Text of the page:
Want to Save the World? Start by Eating Less Beef
Want to Save the World? Start by Eating Less Beef
Cows are like the Humvees of the animal world; they’re not very efficient, at least when it comes to producing food for humans. A hectare of land that would be able to grow 1,500 or 2,000 pounds of protein from peanuts or soybeans per year can only support about about 82 pounds of beef protein. That’s because compared to other animals we use for food, cows are a lot bigger and slower-growing, so they need to take in more calories before they’re ready to be eaten. They also consume a lot of water, produce an overwhelming amount of manure that can choke lakes and streams, and generate a significant portion of our nation’s climate-changing carbon emissions.
Yet not everyone who wants to live an environmentally conscious lifestyle can or wants to give up beef. That’s one of the reasons Maureen Raymo, a paleoclimatologist at Columbia’s Lamont-Doherty Earth Observatory, got together with her colleagues to imagine what a more sustainable beef industry might look like. The resulting study, published today in Nature Ecology & Evolution, estimates that switching from today’s factory farm model to pasture-raised cows could support nearly half of America’s current beef consumption. At the same time, it would dramatically reduce water use and carbon emissions, while feeding more people.
As a paleoclimatologist, Raymo normally studies things like ancient sea level rise. But several years ago she heard a talk by Bard College environmental scientist Gideon Eshel (the lead author on the new study), and was struck by beef’s huge impact on the environment. Later, while overseeing a sustainability project by students at Columbia’s School of International and Public Affairs (SIPA), Raymo suggested researching beef’s effect on climate. Eshel joined the group, and eventually one of the projects grew into today’s paper, with two of the SIPA students as co-authors.
The group initially wanted to know what would happen if ranchers raised their cows on pasture land, locally baled hay and food byproducts (such as carrot tops and leftover grains from alcohol distillation) instead of the crowded farms popular today. How much beef could such a system support?
“We had no idea what that number would be,” says Raymo. “I thought it would be something like maybe 5 to 10 percent of the beef in the country could be grown that way.” But the real number turned out to be much higher. Their calculations found that America already has enough pasture land to support up to 45 percent of the cattle raised for food today.
Since those cows would roam around eating grass, this hypothetical system would free up 32 million hectares of land that’s currently used to grow food for cows; the land could instead be used to grow food for humans. The team estimates that planting those fields with foods like soy beans, kidney beans, barley, and sweet potatoes could provide up to 20 times more calories and protein than the beef they’d replace. This changeover would reduce the nation’s water use by 24 percent (saving 27 billion square meters of water per year) and slash fertilizer use by 28 percent. It would cut carbon emissions by two-thirds, saving approximately 590 million tons of carbon dioxide equivalent from entering Earth’s atmosphere each year.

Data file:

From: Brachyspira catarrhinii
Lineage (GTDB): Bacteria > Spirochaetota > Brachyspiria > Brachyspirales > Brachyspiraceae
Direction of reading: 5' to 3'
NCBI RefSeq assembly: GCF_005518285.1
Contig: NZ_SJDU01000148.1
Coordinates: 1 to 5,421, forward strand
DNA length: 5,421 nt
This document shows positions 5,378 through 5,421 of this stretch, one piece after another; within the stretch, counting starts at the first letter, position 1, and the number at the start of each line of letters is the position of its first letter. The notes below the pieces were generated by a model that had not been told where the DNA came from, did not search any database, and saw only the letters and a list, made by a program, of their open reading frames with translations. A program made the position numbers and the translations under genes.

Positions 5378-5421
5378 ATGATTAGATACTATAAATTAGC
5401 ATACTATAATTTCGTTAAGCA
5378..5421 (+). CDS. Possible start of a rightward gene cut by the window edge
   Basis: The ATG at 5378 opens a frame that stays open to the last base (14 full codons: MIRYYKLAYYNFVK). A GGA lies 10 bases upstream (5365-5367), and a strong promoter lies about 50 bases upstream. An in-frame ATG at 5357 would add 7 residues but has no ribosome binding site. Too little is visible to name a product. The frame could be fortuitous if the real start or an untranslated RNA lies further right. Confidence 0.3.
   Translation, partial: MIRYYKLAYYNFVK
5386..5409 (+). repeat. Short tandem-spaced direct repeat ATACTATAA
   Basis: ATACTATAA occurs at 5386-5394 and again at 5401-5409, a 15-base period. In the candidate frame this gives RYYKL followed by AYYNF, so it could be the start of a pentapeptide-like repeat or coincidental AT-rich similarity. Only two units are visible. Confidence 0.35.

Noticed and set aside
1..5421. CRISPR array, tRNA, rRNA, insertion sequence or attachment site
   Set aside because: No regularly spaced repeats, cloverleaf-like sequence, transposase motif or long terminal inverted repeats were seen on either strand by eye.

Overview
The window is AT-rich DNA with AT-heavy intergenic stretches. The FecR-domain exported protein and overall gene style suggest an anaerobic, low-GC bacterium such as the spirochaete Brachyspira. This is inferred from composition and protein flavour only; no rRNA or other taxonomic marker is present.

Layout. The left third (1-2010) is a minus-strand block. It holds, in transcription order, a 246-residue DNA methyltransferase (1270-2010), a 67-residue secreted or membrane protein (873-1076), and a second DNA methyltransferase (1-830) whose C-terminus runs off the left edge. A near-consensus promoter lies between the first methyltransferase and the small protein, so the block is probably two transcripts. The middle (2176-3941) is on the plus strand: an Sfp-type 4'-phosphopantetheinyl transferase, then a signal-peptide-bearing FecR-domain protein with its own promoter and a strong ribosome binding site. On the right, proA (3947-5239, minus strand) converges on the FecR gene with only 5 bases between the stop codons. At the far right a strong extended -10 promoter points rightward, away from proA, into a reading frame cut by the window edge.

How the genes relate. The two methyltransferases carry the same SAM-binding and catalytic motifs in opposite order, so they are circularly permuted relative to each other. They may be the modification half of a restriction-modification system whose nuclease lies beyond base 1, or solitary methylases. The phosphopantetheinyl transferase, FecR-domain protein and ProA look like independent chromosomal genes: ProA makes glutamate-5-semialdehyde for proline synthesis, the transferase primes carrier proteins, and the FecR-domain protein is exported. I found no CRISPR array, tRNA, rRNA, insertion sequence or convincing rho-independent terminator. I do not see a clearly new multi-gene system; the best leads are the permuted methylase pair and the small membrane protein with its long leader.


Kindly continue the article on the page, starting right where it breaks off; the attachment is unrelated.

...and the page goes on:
But if you’re not into eating plant-based proteins, those croplands could alternately be used to support four times as many pork and chicken calories, producing three and five times as much protein, respectively, than the beef they’d replace.
None of the scenarios gets rid of all of the negatives that come along with beef and agriculture in general, says Raymo, “but you get rid of a lot of the environmental impacts.”
The study isn’t perfect, as the authors readily admit. They’ve defined “sustainable beef” as meat that’s raised primarily on pasture, but in fact, the exact definition of a “sustainable” beef industry is much debated. Eshel agrees that the paper’s definition is limited—it doesn’t include social values, such as considerations for how Native Americans might prefer to use the land that’s freed up in the model, or things like biodiversity and ecosystem health.
Transitioning to a model where all beef is raised on pasture land is also much easier said than done. “To me it seems deeply socially unsustainable,” says Eshel, pointing out that genuine grass-finished beef can be prohibitively expensive.
In a commentary about the paper, biologist Les Firbank from the University of Leeds said that “enacting such a consensus will be a huge challenge, given how the global market currently puts great pressure on farmers to produce cheap food with less regard to the other domains of sustainability.”
Fortunately, cutting back on beef consumption can have environmental benefits no matter what food system we subscribe to. The paper’s findings suggest that small changes in our diet—like replacing beef with chicken or beans for one or two meals per week—can add up to a big difference.
“Literally the most impactful thing you can do right away is just cut your beef consumption in half, or treat it like lobster,” says Raymo. “You don’t have to become a vegan or a vegetarian. Many people can make a subtle change to their diet that doesn’t require a huge cultural shift in how they eat, and it can have a really impactful, positive effect on the environment.”
Other authors on the paper include: Ron Milo, Alon Shepon, and Taga Shaket from the Weizmann Institute of Science; Brett D. Cotler from Brown University; and Stav Gilutz and Daniel Giddings from Columbia’s School of International and Public Affairs.
— Sarah Fecht, Earth Institute